Adaptation. 20. et al. et al. 32. 30. Lobell DB. Proc Natl Acad Sci USA 103:13116 –13120. ACKNOWLEDGMENTS. Jackson ST. Burke EJ. Foley JA. 10. 39. Brovkin V (2008) The millennial atmospheric lifetime of anthropogenic CO2. Global Planet Change 62:195–209. Climate Change 2007: The Physical Science Basis. Charbit S. and Vulnerability. Joos F. Christidis N (2006) Modelling the recent evolution of global drought and projections for the 21st century with the Hadley Centre climate model. UK). Pfeffer WT. Knutti R. U. 40. and future carbon dioxide emissions would imply further irreversible effects on the planet. their properties. et al. Seager R. Irreversible climate changes due to carbon dioxide emissions have already taken place. These and other dangers pose substantial challenges to humanity and nature. et al. the Program for Climate Model Diagnosis and Intercomparison. Discount rates used in some estimates of economic trade-offs assume that more efficient climate mitigation can occur in a future richer world. (2007) Coastal systems and low lying areas. In this paper we have quantified how societal decisions regarding carbon dioxide concentrations that have already occurred or could occur in the coming century imply irreversible dangers relating to climate change for some illustrative populations and regions. understanding of irreversibility reveals limitations in trading of greenhouse gases on the basis of 100-year estimated climate changes (global warming potentials. UK. 38. Adaptation. Nature 419:224 –232. et al. 13. Vavrus SJ (2005) Simulated 21st century changes in regional water valance of the Great Lakes region and links to changes in global temperature and poleward moisture transport. 5 and 7. Flueckiger J. Ramanathan V.1029/2007GL030905. because this metric neglects carbon dioxide’s unique long-term effects. et al.1007/s10584-008-9413-1. Kutzbach JE (2007) Projected distributions of novel and disappearing climates by 2100 AD. Nicholls RJ. PNAS February 10. Archer D. 47. Hidalgo HG.llnl. et al. 8. Knutti R. pp 747– 845. Climate Change 2007: Impacts. (2007) Global and regional drivers of accelerating CO2 emissions. 10. Kheshgi H. 26. Kutzbach JE. Science 316:1181–1184. (2008) Prioritizing climate change adaptation needs for food security in 2030. Held IM. GWPs). Archer D. Stouffer RJ (2004) Time scales of climate response. eds Solomon S.1029/2007GL032388. Brovkin V. because of the longevity of the atmospheric CO2 perturbation and ocean warming. 106 no. Matthews HD. Hegerl G (2004) The equilibrium sensitivity of the Earth’s temperature to radiation changes. but neglect the irreversibility shown here. Mitchell TD (2003) Pattern scaling: an examination of the accuracy of the technique for describing future climates. Giorgi F (2008) Increased aridity in the Mediterranean region under greenhouse gas forcing estimated from high resolution simulations with a regional climate model. Geophys Res Lett 24:405– 408. Clim Change 90:283–297 10. et al. et al. et al. Cambridge. Raupach MR. eds Parry ML. and New York). Parry ML. pp 315–357.1029/2007GB002953. et al. pp 747– 845. Climate Change 2007: The Physical Science Basis. et al. ocean circulation. Stouffer RJ (1980) Sensitivity of a global climate model to an increase of CO2 concentration in the atmosphere. Meehl GA. 45. Similarly. J Clim 21:2721–2751. Gao X. Cambridge. Clim Change 64:1–10. Adaptation. 7 and 15. Nature 439:311–313. J Clim 12:2224 –2237. pp 747– 845. Holland DM. fibre. (2007) Model projections of an imminent transition to a more arid climate in southwestern North America. Manabe S. and biogeochemical cycling simulated for a businessas-usual CO2 emission scenario until year 4000 AD. pp 273–313. UK). 17. Cambridge. Forster P. Weaver AJ (2007) Long term fate of anthropogenic carbon. (2007) Changes in atmospheric constituents and in radiative forcing. We gratefully acknowledge the modeling groups. (Cambridge Univ Press. 25. 10. pp 747– 845.S. Science 311:986 –990. et al. it is compared to other models in refs. (Cambridge Univ Press. Easterling W. 42. Cambridge. Rignot E. (2007) Observations: changes in snow. Geophys Res Lett 34:L19707. Ingram WJ (2002) Constraints on future changes in climate and the hydrologic cycle. Feng Y (2008) On avoiding dangerous anthropogenic interference with the climate system: formidable challenges. Prentice IC (2006) A climate-change risk analysis for world ecosystems. (Cambridge Univ Press. Science 313:940 –943. et al. (2008) Long-term climate commitments projected with climate carbon cycle models. et al. (2008) Lifetime of anthropogenic climate change: millennial time-scales of potential CO 2 and surface temperature perturbations.php). (2007) Global climate projections. Suess HE (1957) Carbon dioxide exchange between atmosphere and ocean and the question of an increase of atmospheric CO2 during the past decades. (2007) Climate Change 2007: Impacts. Archer D. Cambridge. Lyberth B (2008) Acceleration of Jakobshaven Isbrae triggered by warm subsurface ocean waters. eds Parry ML. 23. gov/ipcc/about ipcc. Eby M. pp 747– 845. and New York). J Clim 17:209 –214. Montenegro A. 7. 12. Eby M. et al. 33. Stouffer RS. Adaptation. Raper SCB. start panicking? Proc Natl Acad Sci USA 105:14239 –14240. 31. 46. Thomas RH. 2009 vol. Science 321:1340 –1343. 18. Climate Change 2007: The Physical Science Basis. Fischlin A. eds Parry ML. Clim Change 60:217–242. Nature 448:461– 465. 27. Global Biogeochem Cycles 15:891–907. Proc Natl Acad Sci USA 94:10288 –10293. Parizek BR. 29.1. ice. et al. 14. Science 319:607– 610. (Cambridge Univ Press.1029/2006GL028628.1029/2008GL033472. 11. Nat Geosci 1:735–743. Global Biogeochem Cycles 22:GB1013. UK. (Cambridge Univ Press. eds Solomon S. magnitude that is directly linked to the peak level of carbon dioxide reached. J Clim. 24. 43. Ramankutty N (2007) Abrupt changes in rainfall during the twentieth century. Ramstein G (2008) Amount of CO2 emissions irreversibly leading to the total melting of Greenland. 10. 37. 19. et al. et al. Support of this data set is provided by the Office of Science. et al. 5. UK). Allen MR. (2007) Detection of human influence on twentieth-century precipitation trends. J Hydrometeorol 7:1113–1125. (2007) Observations: surface and atmospheric climate change. ecosystems. Braithwaite RJ (2006) Low sea level rise projections from mountain glaciers and icecaps under global warming. De Young B. 10. We have shown that this assumption is incorrect for carbon dioxide emissions. Alley RB (2004) The West Antarctic ice sheet and long term climate policy. 22.1029/2005PA001204. Knorr W. Oschlies A. Plattner GK. Cayan DR. Ribergaard MH. Geophys Res Lett 35:L12503. (Cambridge Univ Press. Quat Sci Rev 23:1013–1027. eds Solomon S. Tellus 9:18 –27. and Vulnerability. Geophys Res Lett 35:L04705. Lemke P. (2007) The WCRP CMIP3 multi-model dataset: a new era in climate change research. Cambridge. Matthews HD. UK). 48. 34. J Clim 19:5686 –5699. Cambridge. where further information on the AOGCMs can also be obtained. 28. Galbraith ED (2008) Future changes in climate. et al. Contribution of Working Group 2 to the Fourth Assessment Report of the Intergovernmental Panel on Climate Change (Cambridge Univ Press. Caldeira K (2008) Stabilizing climate requires near-zero emissions. (Cambridge Univ Press. Zhang X. Scholze M. UK). Science 320:781–783. and forest products. 10.1029/2005GL023506. 49. 2. We also appreciate helpful comments from 3 reviewers. 16. Harper JT. Cambridge. Soden BJ (2006) Robust responses of the hydrological cycle to global warming. Bull Am Meteorol Soc 88:1383–1394. Williams JW. Narisma GT. Atmos Chem Phys 7:2287–2312. eds Solomon S. Paleoceanography 21:PA2014. Maier-Reimer E (1997) Multiple timescales for neutralization of fossil fuel CO2. Geophys Res Lett 34:L06710. 36. Arnell NW. Brown SJ. et al. 6. with attendant long legacies for choices made by contemporary society. Solomon et al. and the World Climate Research Program’s Working Group on Coupled Modeling for their roles in making available the Working Group on Coupled Modeling’s Coupled Model Intercomparison Project phase 3 multimodel data set. 15. Geophys Res Lett L17707. Westerling AL. UK. Bindoff NL. Hansen J. et al. Licker R. Schmittner A. 3. and interactive representations of the marine and terrestrial carbon cycles. et al. (2007) Observations: oceanic climate change and sea level. UK). White JWC (2006) Oceanic processes as potential trigger and amplifying mechanisms for Heinrich events. Materials and Methods The AOGCM simulation data presented in this paper are part of the World Climate Research Program’s (WCRP’s) Coupled Model Intercomparison Project phase 3 (CMIP3) multimodel data set (29) and are available from the Program for Climate Model Diagnosis and Intercomparison (PCMDI) (www-pcmdi. 9. Trenberth KE. Cambridge. 21. doi:10. Alley RB (2004) Implications of increased Greenland surface melt under global warming scenarios: ice sheet simulations. a 1-layer atmospheric energy–moisture balance model. (2001) Global warming feedbacks on terrestrial carbon uptake under the Intergovernmental Panel on Climate Change (IPCC) emission scenarios. Department of Energy. The EMIC used in this study is the Bern2. et al. and Vulnerability. 35. goods and services. 4. Paillard D. Manabe S (1999) Response of a coupled ocean-atmosphere model to increasing atmospheric carbon dioxide: sensitivity to the rate of increase. Climate Change 2007: The Physical Science Basis. Climate Change 2007: Impacts. Climate Change 2007: The Physical Science Basis. Joughin I. J Geophys Res 85:5529 –5554. and New York). Revelle R. (2007) Ecosystems. 10. et al. with a 1. Proc Natl Acad Sci USA 104:5738 –5742.1175/ 2008JCLI2554. Proc Natl Acad Sci USA 105:14245–14250. Nat Geosci 1:659 – 664. Kanagaratnam P (2006) Changes in the velocity structure of the Greenland ice sheet. (2007) Food. Climate Change 2007: Impacts. (2008) Seasonal speedup along the western flank of the Greenland ice sheet.10. and frozen ground.5CC EMIC described in refs. (Cambridge Univ Press. 6 1709 ENVIRONMENTAL SCIENCES . Meehl GA. Williams JW. eds Solomon S. Swetnam TW (2006) Warming and earlier spring increase western US forest wildfire activity. Schellnhuber HJ (2008) Global warming: Stop worrying. It is a coupled climate– carbon cycle model of intermediate complexity that consists of a zonally averaged dynamic ocean model. in press. 41. O’Neel S (2008) Kinematic constraints on glacier contributions to 21st-century sea level rise. et al. and Vulnerability.thereby reverse any harm within a few years or decades. (2007) Dangerous human-made interference with climate: a GISS modelE study. 44. Oppenheimer M. pp 211–272.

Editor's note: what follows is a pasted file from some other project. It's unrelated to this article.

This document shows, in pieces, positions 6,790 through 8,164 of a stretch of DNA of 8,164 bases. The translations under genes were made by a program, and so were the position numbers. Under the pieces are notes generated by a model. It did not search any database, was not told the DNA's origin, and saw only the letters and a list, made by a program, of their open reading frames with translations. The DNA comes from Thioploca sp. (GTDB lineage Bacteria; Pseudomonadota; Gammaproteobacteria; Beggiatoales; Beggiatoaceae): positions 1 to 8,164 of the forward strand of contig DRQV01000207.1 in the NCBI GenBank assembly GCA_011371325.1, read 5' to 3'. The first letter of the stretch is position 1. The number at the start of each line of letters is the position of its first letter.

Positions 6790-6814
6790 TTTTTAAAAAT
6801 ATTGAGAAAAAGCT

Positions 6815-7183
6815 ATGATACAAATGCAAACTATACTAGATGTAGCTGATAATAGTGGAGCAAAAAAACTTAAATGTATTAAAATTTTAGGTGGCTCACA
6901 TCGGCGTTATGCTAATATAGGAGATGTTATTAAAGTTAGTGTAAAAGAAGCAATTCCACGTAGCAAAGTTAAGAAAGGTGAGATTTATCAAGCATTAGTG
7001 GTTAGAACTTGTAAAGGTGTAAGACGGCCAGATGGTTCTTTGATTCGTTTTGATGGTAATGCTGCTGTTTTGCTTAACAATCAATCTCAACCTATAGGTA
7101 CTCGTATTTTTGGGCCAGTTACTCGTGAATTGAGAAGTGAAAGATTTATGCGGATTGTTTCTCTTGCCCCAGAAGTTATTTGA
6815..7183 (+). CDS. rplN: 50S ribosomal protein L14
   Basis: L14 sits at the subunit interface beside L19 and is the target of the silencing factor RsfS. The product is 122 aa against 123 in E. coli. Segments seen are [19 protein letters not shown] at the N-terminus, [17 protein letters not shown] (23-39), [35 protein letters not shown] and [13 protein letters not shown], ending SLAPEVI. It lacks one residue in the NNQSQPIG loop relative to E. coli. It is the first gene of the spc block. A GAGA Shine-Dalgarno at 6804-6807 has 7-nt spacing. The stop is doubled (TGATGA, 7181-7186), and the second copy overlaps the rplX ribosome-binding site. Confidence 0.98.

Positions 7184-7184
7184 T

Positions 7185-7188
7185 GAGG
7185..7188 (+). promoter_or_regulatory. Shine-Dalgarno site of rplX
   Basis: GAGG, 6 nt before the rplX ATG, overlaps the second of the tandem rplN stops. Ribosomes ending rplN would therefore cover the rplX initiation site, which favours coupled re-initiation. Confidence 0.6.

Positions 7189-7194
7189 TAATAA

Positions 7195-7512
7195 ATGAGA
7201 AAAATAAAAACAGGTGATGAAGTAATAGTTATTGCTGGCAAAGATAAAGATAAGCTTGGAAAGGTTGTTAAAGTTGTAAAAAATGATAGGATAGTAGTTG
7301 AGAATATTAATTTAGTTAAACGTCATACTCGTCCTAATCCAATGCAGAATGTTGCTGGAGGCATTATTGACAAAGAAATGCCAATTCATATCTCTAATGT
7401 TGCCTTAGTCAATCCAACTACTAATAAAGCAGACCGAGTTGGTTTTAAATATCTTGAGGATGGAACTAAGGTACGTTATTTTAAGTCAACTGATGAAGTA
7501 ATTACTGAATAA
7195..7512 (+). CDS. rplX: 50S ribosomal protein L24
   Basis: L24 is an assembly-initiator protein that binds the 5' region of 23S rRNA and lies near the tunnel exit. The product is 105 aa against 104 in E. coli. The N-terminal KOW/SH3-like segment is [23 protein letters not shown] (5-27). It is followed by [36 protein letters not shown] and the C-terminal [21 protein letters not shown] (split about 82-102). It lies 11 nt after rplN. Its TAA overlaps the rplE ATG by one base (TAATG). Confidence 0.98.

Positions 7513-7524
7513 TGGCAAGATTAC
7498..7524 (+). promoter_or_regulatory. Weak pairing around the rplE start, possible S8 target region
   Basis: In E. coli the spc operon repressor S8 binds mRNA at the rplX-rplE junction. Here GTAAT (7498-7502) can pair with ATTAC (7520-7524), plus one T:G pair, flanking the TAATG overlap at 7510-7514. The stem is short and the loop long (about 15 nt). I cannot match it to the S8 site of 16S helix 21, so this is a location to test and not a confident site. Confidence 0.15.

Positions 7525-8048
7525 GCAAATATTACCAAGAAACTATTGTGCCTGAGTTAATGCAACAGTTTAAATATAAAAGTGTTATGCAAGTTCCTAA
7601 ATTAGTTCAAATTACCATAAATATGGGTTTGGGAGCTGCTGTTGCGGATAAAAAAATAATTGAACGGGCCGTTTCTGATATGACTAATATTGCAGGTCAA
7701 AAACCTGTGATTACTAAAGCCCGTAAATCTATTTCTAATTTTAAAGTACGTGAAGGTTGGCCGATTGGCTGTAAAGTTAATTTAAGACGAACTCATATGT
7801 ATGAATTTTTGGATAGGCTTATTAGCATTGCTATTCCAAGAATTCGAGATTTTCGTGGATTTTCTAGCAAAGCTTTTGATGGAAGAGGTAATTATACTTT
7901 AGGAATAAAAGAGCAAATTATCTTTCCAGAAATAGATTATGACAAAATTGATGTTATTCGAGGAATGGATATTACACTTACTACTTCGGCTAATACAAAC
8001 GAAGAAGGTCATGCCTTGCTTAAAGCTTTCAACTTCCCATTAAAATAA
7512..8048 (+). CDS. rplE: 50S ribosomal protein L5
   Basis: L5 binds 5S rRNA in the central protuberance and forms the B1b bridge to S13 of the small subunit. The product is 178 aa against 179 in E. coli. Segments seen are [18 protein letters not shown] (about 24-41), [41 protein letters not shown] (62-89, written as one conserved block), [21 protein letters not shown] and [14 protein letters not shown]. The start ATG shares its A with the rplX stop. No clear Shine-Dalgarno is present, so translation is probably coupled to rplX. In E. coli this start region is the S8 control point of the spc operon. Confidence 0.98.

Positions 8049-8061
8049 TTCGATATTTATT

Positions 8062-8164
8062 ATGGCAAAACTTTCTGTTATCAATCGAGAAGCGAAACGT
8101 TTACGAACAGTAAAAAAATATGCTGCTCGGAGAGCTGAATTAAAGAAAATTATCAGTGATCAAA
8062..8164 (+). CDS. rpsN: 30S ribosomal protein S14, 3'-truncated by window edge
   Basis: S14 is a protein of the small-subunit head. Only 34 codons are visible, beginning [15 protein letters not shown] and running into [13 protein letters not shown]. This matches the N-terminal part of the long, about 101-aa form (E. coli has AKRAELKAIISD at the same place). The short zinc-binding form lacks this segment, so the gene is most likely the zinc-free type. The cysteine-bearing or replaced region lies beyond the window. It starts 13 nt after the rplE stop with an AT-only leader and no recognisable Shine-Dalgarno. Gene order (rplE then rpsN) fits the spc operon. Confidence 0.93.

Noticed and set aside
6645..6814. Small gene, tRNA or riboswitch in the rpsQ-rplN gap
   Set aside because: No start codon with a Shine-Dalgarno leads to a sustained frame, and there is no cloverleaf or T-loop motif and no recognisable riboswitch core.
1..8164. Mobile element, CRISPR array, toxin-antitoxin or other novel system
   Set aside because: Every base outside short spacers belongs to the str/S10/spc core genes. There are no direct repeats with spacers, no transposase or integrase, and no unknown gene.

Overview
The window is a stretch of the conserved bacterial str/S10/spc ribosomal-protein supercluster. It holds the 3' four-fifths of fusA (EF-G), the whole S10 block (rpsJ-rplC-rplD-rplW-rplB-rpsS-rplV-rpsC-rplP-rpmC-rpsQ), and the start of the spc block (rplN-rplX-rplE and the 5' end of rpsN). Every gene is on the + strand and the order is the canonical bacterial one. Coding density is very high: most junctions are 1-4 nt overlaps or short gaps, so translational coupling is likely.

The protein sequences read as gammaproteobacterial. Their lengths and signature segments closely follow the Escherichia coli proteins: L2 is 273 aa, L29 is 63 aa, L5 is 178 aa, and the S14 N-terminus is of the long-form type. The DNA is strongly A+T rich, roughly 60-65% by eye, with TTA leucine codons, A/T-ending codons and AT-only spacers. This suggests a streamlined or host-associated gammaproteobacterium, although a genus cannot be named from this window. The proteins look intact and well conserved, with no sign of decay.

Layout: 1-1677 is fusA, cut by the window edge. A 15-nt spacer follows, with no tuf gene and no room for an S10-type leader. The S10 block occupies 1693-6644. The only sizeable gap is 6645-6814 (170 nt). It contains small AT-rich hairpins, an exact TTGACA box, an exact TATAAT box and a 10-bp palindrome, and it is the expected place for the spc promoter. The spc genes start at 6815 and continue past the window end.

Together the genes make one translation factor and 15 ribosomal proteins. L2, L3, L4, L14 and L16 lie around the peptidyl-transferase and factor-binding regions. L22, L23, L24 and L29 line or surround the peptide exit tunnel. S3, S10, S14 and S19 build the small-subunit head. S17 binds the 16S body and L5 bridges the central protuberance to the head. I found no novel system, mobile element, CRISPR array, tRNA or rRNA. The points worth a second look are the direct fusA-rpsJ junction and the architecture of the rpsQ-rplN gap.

Sign up to vote on this title
UsefulNot useful